Unless you're a big winter weather fan, or happy about the start of a new work week, the phrase "Monday in December" seems rather foreboding. For that matter, so do some of our news items as we start the week...
WKYC BUYOUTS: OMW hears that our earlier fears regarding Gannett's continuing effort to reduce staff at Cleveland NBC affiliate WKYC/3 are true.
We passed along an item earlier from Dave Hughes' DCRTV - that Gannett was actively offering buyouts to help further cut staff at its TV stations around the country.
The news came on the heels of at least four WKYC reporters exiting due to the station not renewing their contracts, and we wondered if this news was *in addition* to the exits of high-profile staffers like station veteran Obie Shelton.
OMW hears that Friday, Gannett officially offered the buyout package to WKYC staffers who are either over the age of 55, or who have more than 10 years of service with the company. We're told that the buyouts are being offered to everyone except department heads and employees with personal services contracts (i.e. they would exclude on-air staffers).
They're being characterized as "voluntary buyouts" for now, but Gannett has made it clear that if not enough people take the offers, more involuntary exits are likely...
NEWSPAPER WOES: Speaking of "involuntary exits", our friends in the print industry are getting hit hard by economics - even more so than those in broadcasting.
We haven't confirmed this one at all. But OMW hears that a rumor is floating around the Internet that more significant staff cuts could be coming to the Cleveland Plain Dealer - which could take effect soon as today.
The numbers we're hearing are well into double digits, but we haven't confirmed anything here.
But if you can't reach someone at the Plain Dealer today, and have no explanation why...
MORE NEWSPAPER WOES: While we're temporarily in Print Mode, OMW hears that you can put an asterisk next to "Kent" in the name of Record Publishing's daily newspaper, the Kent-Ravenna Record Courier.
OMW hears that this month, the R-C is closing its operations office in Kent, leaving the Portage County city without a daily newspaper's office for the first time since the mid-1880s. No, that's not the mid-1980s, it's the mid-1880s.
We're told that the paper's display advertising staff has been moving from Kent into the R-C's Ravenna office, and the R-C classified advertising and web divisions will follow them east on Ohio 59 soon.
We hear the R-C, like most newspapers, has laid off a few staff members both in editorial and production...and is struggling with the surging price of newsprint.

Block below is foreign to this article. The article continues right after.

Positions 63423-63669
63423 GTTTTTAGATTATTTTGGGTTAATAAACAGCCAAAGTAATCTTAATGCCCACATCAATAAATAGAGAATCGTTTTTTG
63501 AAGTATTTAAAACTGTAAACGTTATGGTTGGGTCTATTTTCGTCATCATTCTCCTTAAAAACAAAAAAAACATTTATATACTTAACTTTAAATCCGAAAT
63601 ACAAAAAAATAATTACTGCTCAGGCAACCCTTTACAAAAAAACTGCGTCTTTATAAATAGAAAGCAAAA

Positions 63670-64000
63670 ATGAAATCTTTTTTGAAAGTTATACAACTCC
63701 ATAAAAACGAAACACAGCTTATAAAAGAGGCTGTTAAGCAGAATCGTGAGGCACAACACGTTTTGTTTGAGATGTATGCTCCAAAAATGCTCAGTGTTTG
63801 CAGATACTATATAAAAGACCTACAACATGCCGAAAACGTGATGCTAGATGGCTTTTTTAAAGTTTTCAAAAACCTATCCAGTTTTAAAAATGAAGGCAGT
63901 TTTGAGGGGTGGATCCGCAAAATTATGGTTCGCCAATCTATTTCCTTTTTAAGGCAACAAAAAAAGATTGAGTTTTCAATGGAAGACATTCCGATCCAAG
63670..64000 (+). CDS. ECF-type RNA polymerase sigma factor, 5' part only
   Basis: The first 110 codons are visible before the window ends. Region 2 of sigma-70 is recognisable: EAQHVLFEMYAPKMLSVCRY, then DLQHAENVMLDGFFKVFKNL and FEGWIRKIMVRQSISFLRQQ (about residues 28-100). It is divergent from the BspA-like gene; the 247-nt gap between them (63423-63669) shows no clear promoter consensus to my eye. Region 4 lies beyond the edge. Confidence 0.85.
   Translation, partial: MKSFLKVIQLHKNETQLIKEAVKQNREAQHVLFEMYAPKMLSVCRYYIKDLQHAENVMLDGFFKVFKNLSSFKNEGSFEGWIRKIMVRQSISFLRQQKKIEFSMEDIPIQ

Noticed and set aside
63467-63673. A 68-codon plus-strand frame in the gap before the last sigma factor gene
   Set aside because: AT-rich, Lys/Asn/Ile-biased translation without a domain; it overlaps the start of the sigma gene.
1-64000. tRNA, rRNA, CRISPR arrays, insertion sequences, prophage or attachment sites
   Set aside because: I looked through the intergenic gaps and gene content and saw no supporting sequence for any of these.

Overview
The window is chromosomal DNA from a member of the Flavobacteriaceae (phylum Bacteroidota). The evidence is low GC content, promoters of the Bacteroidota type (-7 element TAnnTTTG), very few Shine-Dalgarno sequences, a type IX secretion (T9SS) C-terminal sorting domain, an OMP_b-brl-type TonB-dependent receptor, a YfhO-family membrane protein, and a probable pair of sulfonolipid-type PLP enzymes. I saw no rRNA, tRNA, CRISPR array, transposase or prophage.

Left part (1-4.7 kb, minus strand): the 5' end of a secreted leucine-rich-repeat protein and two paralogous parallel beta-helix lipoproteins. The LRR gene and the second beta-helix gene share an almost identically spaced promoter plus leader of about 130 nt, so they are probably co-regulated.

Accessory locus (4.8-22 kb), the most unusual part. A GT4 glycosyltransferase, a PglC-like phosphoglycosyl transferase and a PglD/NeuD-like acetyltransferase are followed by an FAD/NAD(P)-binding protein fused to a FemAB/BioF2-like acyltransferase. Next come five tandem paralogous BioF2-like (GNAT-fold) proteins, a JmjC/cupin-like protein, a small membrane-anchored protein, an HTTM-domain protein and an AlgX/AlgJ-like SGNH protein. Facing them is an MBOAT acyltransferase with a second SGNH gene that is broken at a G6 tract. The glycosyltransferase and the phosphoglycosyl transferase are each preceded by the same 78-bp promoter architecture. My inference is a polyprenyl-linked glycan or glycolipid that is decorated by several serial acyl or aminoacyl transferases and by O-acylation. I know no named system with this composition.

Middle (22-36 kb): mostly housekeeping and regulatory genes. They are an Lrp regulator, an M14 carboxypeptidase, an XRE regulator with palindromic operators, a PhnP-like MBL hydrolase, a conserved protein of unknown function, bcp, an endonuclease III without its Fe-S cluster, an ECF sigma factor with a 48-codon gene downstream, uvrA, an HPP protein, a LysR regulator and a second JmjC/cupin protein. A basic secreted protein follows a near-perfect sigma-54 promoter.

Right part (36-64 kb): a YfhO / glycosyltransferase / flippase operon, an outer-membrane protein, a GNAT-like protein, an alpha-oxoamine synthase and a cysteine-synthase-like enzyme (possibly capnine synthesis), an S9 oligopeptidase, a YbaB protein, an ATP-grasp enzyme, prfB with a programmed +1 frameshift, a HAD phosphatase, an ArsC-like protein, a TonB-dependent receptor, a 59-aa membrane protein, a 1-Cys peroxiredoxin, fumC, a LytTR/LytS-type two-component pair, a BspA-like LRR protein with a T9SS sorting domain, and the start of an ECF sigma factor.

The company will continue to operate its weekly division separately out of Commerce Drive in Stow, the home of papers like the Stow Sentry and the Cuyahoga Falls News-Press. Though that division is said to be doing better financially, it had to close struggling weekly newspapers in Bedford and Maple Heights earlier this year.
And obviously, the Record Courier will continue to cover Kent...it just won't have production-related operations there...though we don't know if the paper will operate a nominal "bureau" in Kent.
Record Publishing has a sister radio operation, of course...Wooster-based Dix Communications has a small group of radio stations, including country WQKT/104.5 and oldies WKVX/960 in the company's hometown...
GARY'S BOOK: A veteran Cleveland TV news reporter, who recently retired after a 30 year run, has finished a book.
He's WJW/8's Gary Stromberg, who had been with the local FOX affiliate long before it switched networks from CBS in the mid-1990's.
And as such, Stromberg's new book - Aren't You That News Man? The Funny Side of the Evening News - covers, among other things, his many years working for former WJW news director Virgil Dominic in both Cleveland and Atlanta.
Stromberg tells OMW that as the title suggests, the book not only reflects on the "the professional standards and guidance" provided by Dominic:
The book provides plenty of laughs. For the first time ever, it's revealed how we smuggled a news tape on to the Channel 5 helicopter and had them ferry it to Cleveland without them knowing a thing about it.
From the book's description:
Gary explains how legendary baseball manager Casey Stengel offered him a chance to join the New York Mets.
He reveals why he is grateful to the Beatles for helping him get into Northwestern.
And, for the first time ever, he explains why Channel 8 workers pulled the pants off of a producer, and ran them up the flagpole in front of the station.
The things you learn after a veteran reporter retires, eh?
It can be purchased via online publisher "iUniverse" in both softcover and eBook form, and Gary tells us you can also find it on Amazon.com, or you can ask your local bookstore to order it...